What Are Symptoms for Polycystic Ovary Syndrome?
September is Polycystic Ovary Syndrome (PCOS) Awareness Month, and it is an important topic, because PCOS affects 1 in 10 women. PCOS is a disorder that causes hormonal, metabolic and reproductive imbalances. While PCOS can affect your overall health, appearance and fertility, there are treatment options your gynecologist can offer.
What is PCOS?
PCOS can create hormonal imbalances, preventing your ovaries from developing a mature egg for fertilization during the time of ovulation. It can also cause women to have irregular periods or even miss their periods altogether. When a woman misses her period, multiple cysts may form on her ovaries because no dominant follicle, which is the follicle that enlarges to release an egg during a menstrual cycle, develops. This can lead to infertility. It is estimated that between 10%-15% of women have PCOS. Additionally, 50% of women with PCOS are not diagnosed. It usually isn’t until women are ready to start having children that it may be discovered, due to their fertility concerns. Common symptoms of PCOS include:
- Irregular periods – Some women may stop having menstrual periods, while others might have fewer periods
- Excess facial and body hair
- Severe acne
- Small cysts in ovaries
- Insulin resistance
- Anxiety and depression
- Increased weight gain or difficulty losing weight
- Thinning of the hair
While the reasons a woman develops PCOS are not fully known, there are a few factors that experts think contribute to PCOS. Genetics plays a role. Women who have a mother, sister or aunt with PCOS are more likely to have PCOS themselves. Women with PCOS also tend to have higher levels of androgens, which are the sexual and reproductive hormones in males that are responsible for growth, voice change and developing body hair. These higher levels of androgens can cause a women’s egg to not be released during their menstrual cycle. It can also cause an increase in acne and body hair.
Women with PCOS might also have higher levels of insulin, a hormone that regulates the amount of glucose, or sugar, that is in the blood. Often, women with PCOS have higher levels of sugar in their blood, despite large doses of insulin being produced. Many times, it is due to a dysfunctional insulin receptor. The higher levels of insulin may cause them to become insulin resistant, which can lead to type 2 diabetes.
How is PCOS diagnosed?
PCOS can be diagnosed by your gynecologist, or possibly your endocrinologist, through a variety of tests, including:
- Blood tests, which will check your androgen levels, along with other hormone levels such as your pituitary levels, ovarian hormones, stores of sugar in your blood and thyroid levels.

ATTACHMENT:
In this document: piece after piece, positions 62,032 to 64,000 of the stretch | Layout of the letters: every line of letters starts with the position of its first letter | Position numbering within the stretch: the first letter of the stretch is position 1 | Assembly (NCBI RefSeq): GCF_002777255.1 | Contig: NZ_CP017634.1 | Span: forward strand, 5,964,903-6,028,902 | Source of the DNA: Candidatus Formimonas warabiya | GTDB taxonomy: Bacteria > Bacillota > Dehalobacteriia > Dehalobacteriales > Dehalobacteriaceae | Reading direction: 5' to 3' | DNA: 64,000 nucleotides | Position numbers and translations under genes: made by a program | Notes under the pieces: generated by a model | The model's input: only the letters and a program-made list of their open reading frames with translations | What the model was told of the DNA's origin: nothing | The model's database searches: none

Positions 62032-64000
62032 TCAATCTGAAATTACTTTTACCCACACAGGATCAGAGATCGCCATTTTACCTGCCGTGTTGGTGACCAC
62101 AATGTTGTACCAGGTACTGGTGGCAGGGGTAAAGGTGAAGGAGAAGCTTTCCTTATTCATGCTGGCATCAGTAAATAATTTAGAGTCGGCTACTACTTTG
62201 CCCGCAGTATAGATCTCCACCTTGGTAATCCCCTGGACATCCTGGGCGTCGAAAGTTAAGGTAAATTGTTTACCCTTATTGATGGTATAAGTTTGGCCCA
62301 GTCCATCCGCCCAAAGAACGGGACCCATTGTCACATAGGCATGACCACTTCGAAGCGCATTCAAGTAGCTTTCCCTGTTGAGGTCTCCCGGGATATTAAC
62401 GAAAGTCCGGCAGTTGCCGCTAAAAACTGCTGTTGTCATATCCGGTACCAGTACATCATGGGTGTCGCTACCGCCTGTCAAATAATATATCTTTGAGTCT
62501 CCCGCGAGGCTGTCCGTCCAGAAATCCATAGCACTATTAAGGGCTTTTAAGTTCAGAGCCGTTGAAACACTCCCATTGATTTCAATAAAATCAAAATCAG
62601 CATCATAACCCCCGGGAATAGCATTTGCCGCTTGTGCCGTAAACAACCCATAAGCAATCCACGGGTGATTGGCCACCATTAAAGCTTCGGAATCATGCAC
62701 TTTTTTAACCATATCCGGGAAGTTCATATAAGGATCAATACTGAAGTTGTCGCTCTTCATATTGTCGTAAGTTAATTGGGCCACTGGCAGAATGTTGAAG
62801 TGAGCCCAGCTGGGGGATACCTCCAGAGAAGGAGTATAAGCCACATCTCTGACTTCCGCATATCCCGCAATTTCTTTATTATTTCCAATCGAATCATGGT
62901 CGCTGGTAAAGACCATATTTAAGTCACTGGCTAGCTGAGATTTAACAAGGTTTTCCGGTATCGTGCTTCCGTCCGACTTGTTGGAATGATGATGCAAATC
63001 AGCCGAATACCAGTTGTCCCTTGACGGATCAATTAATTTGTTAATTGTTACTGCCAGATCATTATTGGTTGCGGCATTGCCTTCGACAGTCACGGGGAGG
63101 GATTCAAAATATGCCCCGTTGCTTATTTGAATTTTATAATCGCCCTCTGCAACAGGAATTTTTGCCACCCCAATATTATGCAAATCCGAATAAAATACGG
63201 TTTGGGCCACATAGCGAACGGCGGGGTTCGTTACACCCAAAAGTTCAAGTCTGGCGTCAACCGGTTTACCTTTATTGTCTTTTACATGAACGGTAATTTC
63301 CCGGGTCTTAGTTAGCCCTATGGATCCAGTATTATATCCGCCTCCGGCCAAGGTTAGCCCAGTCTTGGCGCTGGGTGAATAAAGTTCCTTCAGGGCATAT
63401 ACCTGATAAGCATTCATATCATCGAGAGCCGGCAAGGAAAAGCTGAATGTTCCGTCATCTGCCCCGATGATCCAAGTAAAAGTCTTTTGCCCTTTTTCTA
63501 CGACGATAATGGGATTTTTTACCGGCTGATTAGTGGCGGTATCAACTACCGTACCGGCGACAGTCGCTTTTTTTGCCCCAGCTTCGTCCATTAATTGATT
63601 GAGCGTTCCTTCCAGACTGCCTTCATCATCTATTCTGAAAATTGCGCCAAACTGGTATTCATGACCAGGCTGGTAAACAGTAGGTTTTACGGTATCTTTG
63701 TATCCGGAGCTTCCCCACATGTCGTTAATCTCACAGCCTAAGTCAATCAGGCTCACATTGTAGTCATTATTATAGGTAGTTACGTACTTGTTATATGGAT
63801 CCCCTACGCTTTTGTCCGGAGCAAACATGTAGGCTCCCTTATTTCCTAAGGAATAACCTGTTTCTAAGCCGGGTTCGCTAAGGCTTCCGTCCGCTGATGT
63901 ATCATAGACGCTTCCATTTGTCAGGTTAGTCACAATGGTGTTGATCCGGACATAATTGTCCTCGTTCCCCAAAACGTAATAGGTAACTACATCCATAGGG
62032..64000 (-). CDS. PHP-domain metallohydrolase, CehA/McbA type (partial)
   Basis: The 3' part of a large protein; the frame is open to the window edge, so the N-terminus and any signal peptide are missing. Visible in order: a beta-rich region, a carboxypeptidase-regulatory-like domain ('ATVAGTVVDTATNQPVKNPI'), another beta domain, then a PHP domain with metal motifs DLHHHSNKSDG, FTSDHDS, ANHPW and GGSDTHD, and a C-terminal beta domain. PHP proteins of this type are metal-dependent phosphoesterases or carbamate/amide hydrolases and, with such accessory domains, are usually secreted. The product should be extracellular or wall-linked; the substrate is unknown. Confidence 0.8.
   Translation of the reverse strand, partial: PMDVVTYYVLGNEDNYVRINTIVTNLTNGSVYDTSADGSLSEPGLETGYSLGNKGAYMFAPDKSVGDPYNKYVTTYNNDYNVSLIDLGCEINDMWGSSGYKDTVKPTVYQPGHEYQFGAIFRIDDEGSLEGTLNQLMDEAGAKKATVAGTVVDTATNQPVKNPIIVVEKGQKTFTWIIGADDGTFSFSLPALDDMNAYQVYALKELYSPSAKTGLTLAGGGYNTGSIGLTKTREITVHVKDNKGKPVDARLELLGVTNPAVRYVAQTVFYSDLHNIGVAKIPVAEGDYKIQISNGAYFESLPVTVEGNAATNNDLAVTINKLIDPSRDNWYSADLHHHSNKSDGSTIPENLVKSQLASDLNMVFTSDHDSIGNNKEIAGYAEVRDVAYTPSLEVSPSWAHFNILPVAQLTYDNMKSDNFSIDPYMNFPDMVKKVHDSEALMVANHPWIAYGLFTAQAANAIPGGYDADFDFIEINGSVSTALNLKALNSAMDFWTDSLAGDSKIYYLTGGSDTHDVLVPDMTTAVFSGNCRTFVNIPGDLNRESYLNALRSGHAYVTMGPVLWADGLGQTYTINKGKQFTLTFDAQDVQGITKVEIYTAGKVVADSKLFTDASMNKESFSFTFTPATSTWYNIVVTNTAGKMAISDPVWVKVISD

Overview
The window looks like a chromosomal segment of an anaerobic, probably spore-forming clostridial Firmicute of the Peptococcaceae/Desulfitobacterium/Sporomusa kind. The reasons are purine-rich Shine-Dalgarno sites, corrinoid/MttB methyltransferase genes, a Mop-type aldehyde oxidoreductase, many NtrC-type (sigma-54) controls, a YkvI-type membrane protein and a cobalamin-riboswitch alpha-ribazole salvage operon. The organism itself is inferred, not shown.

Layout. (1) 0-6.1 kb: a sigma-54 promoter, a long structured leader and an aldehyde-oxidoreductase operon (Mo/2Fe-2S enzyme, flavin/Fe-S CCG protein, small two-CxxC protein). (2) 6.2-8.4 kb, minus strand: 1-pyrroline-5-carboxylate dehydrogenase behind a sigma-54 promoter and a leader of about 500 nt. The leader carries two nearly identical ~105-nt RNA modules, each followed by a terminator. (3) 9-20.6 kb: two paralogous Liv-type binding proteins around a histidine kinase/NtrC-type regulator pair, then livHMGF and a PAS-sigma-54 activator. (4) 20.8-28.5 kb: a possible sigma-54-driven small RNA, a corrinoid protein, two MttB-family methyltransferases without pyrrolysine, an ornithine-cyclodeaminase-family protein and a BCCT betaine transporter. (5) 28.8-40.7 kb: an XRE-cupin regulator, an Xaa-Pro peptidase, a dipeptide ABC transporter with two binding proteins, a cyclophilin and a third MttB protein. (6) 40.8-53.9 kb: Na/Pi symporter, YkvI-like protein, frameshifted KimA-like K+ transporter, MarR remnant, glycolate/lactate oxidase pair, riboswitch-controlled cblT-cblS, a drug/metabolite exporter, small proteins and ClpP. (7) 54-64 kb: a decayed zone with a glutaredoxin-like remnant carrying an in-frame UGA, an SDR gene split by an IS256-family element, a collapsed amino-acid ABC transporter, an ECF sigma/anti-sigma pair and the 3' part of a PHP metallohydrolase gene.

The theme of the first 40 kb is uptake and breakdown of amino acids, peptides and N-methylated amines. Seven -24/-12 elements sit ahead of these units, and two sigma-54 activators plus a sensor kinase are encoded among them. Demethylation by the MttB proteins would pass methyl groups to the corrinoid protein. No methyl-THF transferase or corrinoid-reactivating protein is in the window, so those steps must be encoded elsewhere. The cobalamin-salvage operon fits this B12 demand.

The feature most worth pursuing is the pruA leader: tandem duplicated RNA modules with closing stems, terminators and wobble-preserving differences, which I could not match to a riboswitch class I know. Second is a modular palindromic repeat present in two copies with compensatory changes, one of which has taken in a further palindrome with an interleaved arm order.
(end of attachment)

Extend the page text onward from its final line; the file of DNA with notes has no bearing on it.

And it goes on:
- Pelvic ultrasound, which is used to see if your ovaries have developed multiple cysts on them.
- Clinical signs and symptoms discussed during consultation and exam in the office
How is PCOS treated?
While there is no cure for PCOS, your gynecologist can develop a plan to help manage the symptoms. For women who don’t wish to be pregnant and have cysts on their ovaries or have irregular periods, your doctor will consider hormonal options such as progesterone or birth control. This will help regulate your period and will reduce the formation of cysts. It can also help with acne, decrease facial hair and reduce your risk of endometrial cancer. If your androgen levels are high, your doctor may also prescribe medication to block the effects. However, these drugs do not help treat PCOS and may cause pregnancy issues.
If you have PCOS and wish to become pregnant, you doctor may recommend a few options to increase your chances of fertility:
- Lose weight – For women who are overweight or obese, losing weight may help their periods become more regular, increasing fertility. To lose weight, incorporate a healthy diet and 30 minutes of exercise into your daily routine.
- Medication – Your OB/GYN can prescribe medication that may help you ovulate.
- Supplements, such as zinc, primrose oil, prenatal vitamins and cinnamon bark, to name a few
- In vitro fertilization (IVF) – If the medication that is prescribed does not work, another option is IVF, where your eggs are extracted and then fertilized with your partner’s sperm in a lab. The fertilized egg is then implanted back in your uterus.
Women who have PCOS and become pregnant have higher rates of miscarriages, gestational diabetes, preeclampsia, a pregnancy disorder characterized by high blood pressure, and cesarean sections. It is recommended to work at achieving a healthy weight and having a healthy blood sugar level when you are planning to get pregnant. Your doctor may also recommend taking folic acid during your pregnancy to lower the risks of defects in development of your baby.
Our women’s services team is here to care for you. If you are experiencing irregular periods or are ready to take the next steps to become pregnant, schedule an appointment with one of our physicians.